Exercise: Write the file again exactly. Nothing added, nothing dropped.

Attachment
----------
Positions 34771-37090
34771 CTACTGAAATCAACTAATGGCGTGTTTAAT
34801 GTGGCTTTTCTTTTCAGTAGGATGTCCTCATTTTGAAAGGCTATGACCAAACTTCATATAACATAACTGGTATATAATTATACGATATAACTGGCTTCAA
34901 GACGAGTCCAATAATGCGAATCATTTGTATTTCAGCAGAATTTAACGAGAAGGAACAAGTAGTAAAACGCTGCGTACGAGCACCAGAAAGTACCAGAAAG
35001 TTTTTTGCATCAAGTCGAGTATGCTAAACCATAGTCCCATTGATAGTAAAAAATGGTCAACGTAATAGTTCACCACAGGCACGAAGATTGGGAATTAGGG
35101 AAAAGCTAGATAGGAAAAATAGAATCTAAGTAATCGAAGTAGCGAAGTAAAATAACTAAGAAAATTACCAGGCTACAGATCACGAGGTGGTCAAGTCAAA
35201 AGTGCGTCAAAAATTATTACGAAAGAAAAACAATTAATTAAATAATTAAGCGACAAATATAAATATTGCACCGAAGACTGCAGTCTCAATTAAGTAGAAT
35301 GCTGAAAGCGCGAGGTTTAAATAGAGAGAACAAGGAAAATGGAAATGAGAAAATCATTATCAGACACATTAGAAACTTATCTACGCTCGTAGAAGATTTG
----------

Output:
Positions 34771-37090
34771 CTACTGAAATCAACTAATGGCGTGTTTAAT
34801 GTGGCTTTTCTTTTCAGTAGGATGTCCTCATTTTGAAAGGCTATGACCAAACTTCATATAACATAACTGGTATATAATTATACGATATAACTGGCTTCAA
34901 GACGAGTCCAATAATGCGAATCATTTGTATTTCAGCAGAATTTAACGAGAAGGAACAAGTAGTAAAACGCTGCGTACGAGCACCAGAAAGTACCAGAAAG
35001 TTTTTTGCATCAAGTCGAGTATGCTAAACCATAGTCCCATTGATAGTAAAAAATGGTCAACGTAATAGTTCACCACAGGCACGAAGATTGGGAATTAGGG
35101 AAAAGCTAGATAGGAAAAATAGAATCTAAGTAATCGAAGTAGCGAAGTAAAATAACTAAGAAAATTACCAGGCTACAGATCACGAGGTGGTCAAGTCAAA
35201 AGTGCGTCAAAAATTATTACGAAAGAAAAACAATTAATTAAATAATTAAGCGACAAATATAAATATTGCACCGAAGACTGCAGTCTCAATTAAGTAGAAT
35301 GCTGAAAGCGCGAGGTTTAAATAGAGAGAACAAGGAAAATGGAAATGAGAAAATCATTATCAGACACATTAGAAACTTATCTACGCTCGTAGAAGATTTG